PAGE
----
Setting Expectations Year Over Year

July 10, 2014
# min read
Janice Giannini

Actually the title of this article is a little misleading. This article is not just about setting expectations year over year. Lots of managers and companies do that.

It's really about achieving your expectations year over year. And in order to achieve your expectations year over year, I have observed that it is necessary to consistently achieve your expectations quarter over quarter. The huge question then is: If you are going to achieve your expectations quarter over quarter, how is that similar or different from what you are doing today

So, as we are well into the first quarter of the year we still approach the new year it with excitement and a sense of renewal. Positive emotions are high and this year is going to be better than last! There are many questions you might routinely ask this time of year. Just a few that come to mind are:

·     Are you proud of last year's results as a whole?

·     Which of last year's expectations were met?

·     Which of last year's expectations were not met?

·     Do you fully understand the reason they were not met? If anybody in your space made money last year, it might not be just the economy. 

·     What would you have preferred the results to have been last year?

The purpose of this article is not to highlight any down turn in the economy. Rather, it is to suggest that by understanding the environment and your customers' changing needs and then considering the following questions, you will put yourself in a position to leverage any upturn in the economy, much more quickly.

So, what are your expectations for for this year? Specifically- if you want to achieve your expectations quarter over quarter in order to achieve your expectations year over year - how does this current environment require you to adapt? What are the questions that need to be addressed and built into setting and achieving expectations quarter over quarter? What has changed? When you consider what has changed, also look at what has changed permanently and what may have changed temporarily. Knowing that difference is crucial!

What do your customers want? The news media is abounding with stories about how consumers have changed their habits. As a result of the changing economic picture, have your customers changed their approach and therefore changed thier needs as well? Have you checked it out recently?

What am I measuring? A curious thing happens when companies measure. Sometimes the data holds more insight than is utilized. Sometimes, the measurements don't provide the needed insights. In which category does your company fall? I invite you to consider:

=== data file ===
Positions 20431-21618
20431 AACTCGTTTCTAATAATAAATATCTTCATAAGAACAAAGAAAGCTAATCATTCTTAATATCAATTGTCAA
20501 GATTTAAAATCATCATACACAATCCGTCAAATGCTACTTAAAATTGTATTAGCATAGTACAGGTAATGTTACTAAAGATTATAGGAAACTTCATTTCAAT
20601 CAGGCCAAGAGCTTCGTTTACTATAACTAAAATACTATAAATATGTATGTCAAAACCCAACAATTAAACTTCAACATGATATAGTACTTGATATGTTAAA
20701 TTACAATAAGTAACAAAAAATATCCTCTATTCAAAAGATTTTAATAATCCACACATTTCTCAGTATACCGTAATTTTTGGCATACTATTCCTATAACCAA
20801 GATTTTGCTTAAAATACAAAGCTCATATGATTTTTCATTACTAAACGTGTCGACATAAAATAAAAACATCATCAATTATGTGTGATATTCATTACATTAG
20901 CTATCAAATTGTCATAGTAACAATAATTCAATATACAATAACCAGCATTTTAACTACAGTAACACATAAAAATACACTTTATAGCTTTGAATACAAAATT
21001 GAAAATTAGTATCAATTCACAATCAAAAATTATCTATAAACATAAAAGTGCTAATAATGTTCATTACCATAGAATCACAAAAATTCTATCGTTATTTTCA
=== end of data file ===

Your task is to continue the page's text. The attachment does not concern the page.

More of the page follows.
·     Were you surprised about how hard you were hit by a downturn in the economy?

·     What early warning signs did you have? 

·     How did these signs help you to determine if it was going to be a fantastic year or a less than stellar year? 

·     How soon did you know it versus feel it and worry about it? 

·     What actions did you take when you started to feel it, to correct? 

In order to set and achieve expectations year over year, the first step is to measure the "right stuff" so you have early warning signals, can advertise the wins, and be honest and learn from the losses. During this season of positive emotions running high, can you take another look at your business from a different vantage point? Can you look at your business as if you were going to buy it and merge it with your current operation? What insights get revealed?

What am I changing? Measuring the "right stuff" puts you in a strong position to be flexible and make changes as the time proceeds. The substance of these changes is around what must you do differently in order to continue to achieve your expectations? Doing more of what works and less of what doesn't work will certainly put you in a better place? Given that the environment is changing dramatically, is it a surprise that you will need to run your business differently?

How do I need to be reinventing quarter over quarter? Do you wake up every morning and look at your business as if you are going out of business? If you did, what would you do differently?

Am I the only one at my company who thinks about this stuff? Performance data in the industry suggests that only 30% of your workforce is fully engaged. What is your payroll? What is 70% of your payroll? Is this a "BIG NUMBER"? Currently, on average you are striking a match to that "BIG NUMBER", with little return. If I handed you a check for that "BIG NUMBER", would you take it?

Achieving expectations quarter over quarter and year over year is about putting the right plan in place, having indicators so you can course correct regularly, and holding everyone accountable for results. Would you buy you? If you would like to discuss this in more detail please feel free to call us.

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